Unformatted text preview: Chapter 4 303 Differential Relations for a Fluid Particle Solution: Here we have only the single of California Davis
University ‘onedimensional’ convective acceleration: Department of Mechanical o 2Vo2
du
u
2 x 2V and Aerospace Engineering
x
dt
For L 6 u x Vo 1 L L L 1 L Ans. (a) E du 2(10)2
ft NG 103 Fluid Mechanics
2x
10 ,
1
400(1 4x ), with x in feet
s
dt
6 /12
6 /12
Fall 2011
Professor Kennedy
2 (12 g’s); at x L 0.5 ft, du/dt 1200 ft/s2 (37 g’s). Ans. (b)
400 ft/s
Homework 3 Solutions and Vo At x 0, du/dt P4.3 A twodimensional velocity field is given by
V (x2 – y2 x)i – (2xy y) j in arbitrary units. At (x, y) (1, 2), compute (a) the accelerations ax and ay, (b) the
velocity component in the direction
40 , (c) the direction of maximum velocity, and
(d) the direction of maximum acceleration.
Solution: (a) Do each component of acceleration:
du
u
u
u
v
(x 2 y 2 x)(2x 1) ( 2xy y)( 2y) a x
dt
x
y
dv
v
v
u
v
(x 2 y 2 x)( 2y) ( 2xy y)( 2x 1) a y
dt
x
y
At (x, y) (1, 2), we obtain ax 18i and ay 26j Ans. (a) (b) At (x, y) (1, 2), V –2i – 6j. A unit vector along a 40 line would be n
sin40 j. Then the velocity component along a 40 line is
V40 V n 40 ( 2 i 6 j) (cos 40 i sin 40 j) 5.39 units cos40 i Ans. (b) (c) P4.4 A simple flow model for a twodimensional converging nozzle is the distribution
x
y
_______________________________________________________________________
u
U o (1
)
v
Uo
w0
L
L (a) Sketch a few streamlines in the region 0<x/L<1 and 0<y/L<1, using the method of
Section 1.11. (b) Find expressions for the horizontal and vertical accelerations. Chapter 4 313 Differential Relations for a Fluid Particle ________________________________________________________________________ P4.16 Consider the plane polar coordinate velocity distribution C
K
v
vz
0
r
r
where C and K are constants. (a) Determine if the incompressible equation of continuity
is satisfied. (b) By sketching some velocity vector directions, plot a single streamline for
C = K. What might this flow field simulate?
vr Solution: (a) Evaluate the incompressible continuity equation (4.12b) in polar coordinates:
1
(r v r )
rr 1
r (v ) 1
C
(r )
rr r 1
r ( K
)
r 0 0 0 Ans.(a ) Incompressible continuity is indeed satisfied. (b) For C = K, we can plot a representative
streamline by putting in some velocity vectors and sketching a line parallel to them: 1.2
1.0
0.8
0.6
0.4
0.2
0.0 O  0.2
0.2 314 0.1 Solutions Manual 0.0 0.1 0.2 0.3 0.4 Fluid Mechanics, Fifth Edition The streamlines are logarithmic spirals moving out from the origin. [They have axisymmetry
about O.] This simple distribution is often used to simulate a swirling flow such as a tornado. 4.27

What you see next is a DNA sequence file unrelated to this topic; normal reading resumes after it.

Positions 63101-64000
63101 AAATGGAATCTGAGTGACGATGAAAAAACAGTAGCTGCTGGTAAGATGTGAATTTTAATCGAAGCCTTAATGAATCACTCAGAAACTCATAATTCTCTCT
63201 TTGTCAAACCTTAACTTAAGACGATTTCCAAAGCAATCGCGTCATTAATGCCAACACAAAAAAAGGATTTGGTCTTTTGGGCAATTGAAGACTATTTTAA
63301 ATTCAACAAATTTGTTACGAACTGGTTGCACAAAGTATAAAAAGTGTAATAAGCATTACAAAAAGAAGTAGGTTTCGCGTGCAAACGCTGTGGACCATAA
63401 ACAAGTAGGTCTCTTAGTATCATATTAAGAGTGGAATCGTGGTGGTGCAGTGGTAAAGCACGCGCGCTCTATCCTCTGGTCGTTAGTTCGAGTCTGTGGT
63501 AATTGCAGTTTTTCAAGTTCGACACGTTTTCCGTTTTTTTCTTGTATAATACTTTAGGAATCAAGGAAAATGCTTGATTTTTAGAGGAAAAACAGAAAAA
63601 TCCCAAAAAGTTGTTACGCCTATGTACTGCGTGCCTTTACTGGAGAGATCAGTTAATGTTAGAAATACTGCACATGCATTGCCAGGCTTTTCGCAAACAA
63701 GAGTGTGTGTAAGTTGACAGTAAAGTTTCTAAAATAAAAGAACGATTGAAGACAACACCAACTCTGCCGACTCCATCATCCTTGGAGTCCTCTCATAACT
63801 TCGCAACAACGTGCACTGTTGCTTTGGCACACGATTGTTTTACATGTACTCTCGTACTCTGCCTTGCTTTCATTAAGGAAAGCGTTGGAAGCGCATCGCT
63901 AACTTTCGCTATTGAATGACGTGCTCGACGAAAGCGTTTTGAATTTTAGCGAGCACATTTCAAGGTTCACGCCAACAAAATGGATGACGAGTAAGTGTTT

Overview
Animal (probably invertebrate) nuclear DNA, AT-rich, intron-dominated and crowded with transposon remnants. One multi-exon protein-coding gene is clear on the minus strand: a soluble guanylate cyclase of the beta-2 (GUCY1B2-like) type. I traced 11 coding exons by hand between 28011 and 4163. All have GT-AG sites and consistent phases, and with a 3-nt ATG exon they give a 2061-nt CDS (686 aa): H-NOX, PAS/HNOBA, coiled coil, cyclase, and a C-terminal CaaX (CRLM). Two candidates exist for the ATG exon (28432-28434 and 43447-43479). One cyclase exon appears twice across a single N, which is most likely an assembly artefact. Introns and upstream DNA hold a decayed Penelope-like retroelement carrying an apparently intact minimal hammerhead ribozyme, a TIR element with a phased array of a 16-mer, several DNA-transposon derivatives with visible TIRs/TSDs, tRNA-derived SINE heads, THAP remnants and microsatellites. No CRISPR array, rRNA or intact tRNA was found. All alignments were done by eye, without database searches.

P4.17
An excellent approximation for the twodimensional incompressible
laminar boundary layer on the flat surface in Fig. P4.17 is
u U (2 y 2 y3 y4 3 4 ) for y , where C x1/ 2 , C constant Fig. P4.17 320 Solutions Manual Fluid Mechanics, Fifth Edition Solution: For this (gravityfree) velocity, the momentum equation is
u V
x v Solve for 334 V
y p, or:
2 p
Solutions o (2xy i
Manual o [(2xy)(2yi)
3 ( y 2 )(2xi 2yj)]
p
x 2y ), or:
FluidjMechanics, Fifth Edition
o 2xy 2 p Ans. 4.47 P4.28
Consider the incompressible flow field of Prob. P4.6, with velocity components
y
u = 2y, v = 8x, w = 0. Neglect gravity and assume constant viscosity. (a) Determine whether
Solution: With u 3y and v 2x, we
this flow satisfies the NavierStokes equations. (b) If so, find the pressure distribution p(x, y) if
v/ y 0 0 0, OK.
may check u/ x
tFind the streamlines from u o.
he pressure at the origin is p
/ y 3y
and v – / x 2x. Integrate to find
Solution: In Prob. P4.6 we found the accelerations, so we can proceed to NavierStokes:
51°
32
39°
y x 2 Ans.
x
u
u2
p
p
p
2
v)
gx
u
(u
[ 0 (8 x)(2)]
0 0;
16 x
Fig. P4.47
x
y
x
x
x
Set
0, 1, 2, etc. and plot some
v
v
p
p
2
streamlines at right: flowyaround cornerspof g
v)
v
(u
[(2 )(8) 0]
0 0;
16 y
y
x
y
y
y
halfangles 39 yand 51 . QNoting that
.5
P2 p /( xCy )
4.48
onsider the following twodimensional incompressible flow, which clearly satisfies
0 in both cases, we conclude Yes, satisfies Navier  Stokes. Ans.(a )
continuity: (b) The pressure gradients areUo constant, may easilycintegrate:
u simple, so we v Vo onstant
Find the stream function (r, ) of this flow, that is, using polar coordinates.
p
p
dp
dy , coordinates16 xtream function dy quite easy: y 2 ) const
16 y is
8 ( x2
Solution:dx In cartesian or : p
the s dx
x
y
u
/ y Uo and v – / x Vo or: 2
Uoy – Vox constant
y2 )
Ans.(b)
If p (0, 0) po , then p po 8 ( x
But, in polar coordinates, y rsin and x rcos . Therefore the desired result is This is an exact solution, but it isrnsinBernoulli’s equationstant flow is rotational.
(r, ) Uo ot – Vor cos
c on. The Ans.
P4.29 Consider a the stream function
P4.49 Investigate steady, twodimensional, incompressible flow of a newtonian fluid
with – y2), K constant. u –2xy, v y2 – x2, and w 0. (a) Does this flow satisfy
K(x2 the velocity field Plot the streamlines
cn the full xy mass? (b) Find the stagnation
i onservation of plane, find any pressure field p(x, y) if the pressure at point (x 0, y 0)
ipoints, and ainterpret what the flow could
s equal to p .
represent.
Solution: u y The velocities are given by
2Ky; v x 2Kx This is also stagnation flow, with the streamlines turned 45 from Prob. 4.48. Fig. P4.49 ...
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 Fall '08
 Chattot
 Fluid Dynamics, Aerospace Engineering, Fluid Mechanics, Velocity, Fifth Edition, Incompressible Flow, twodimensional velocity field

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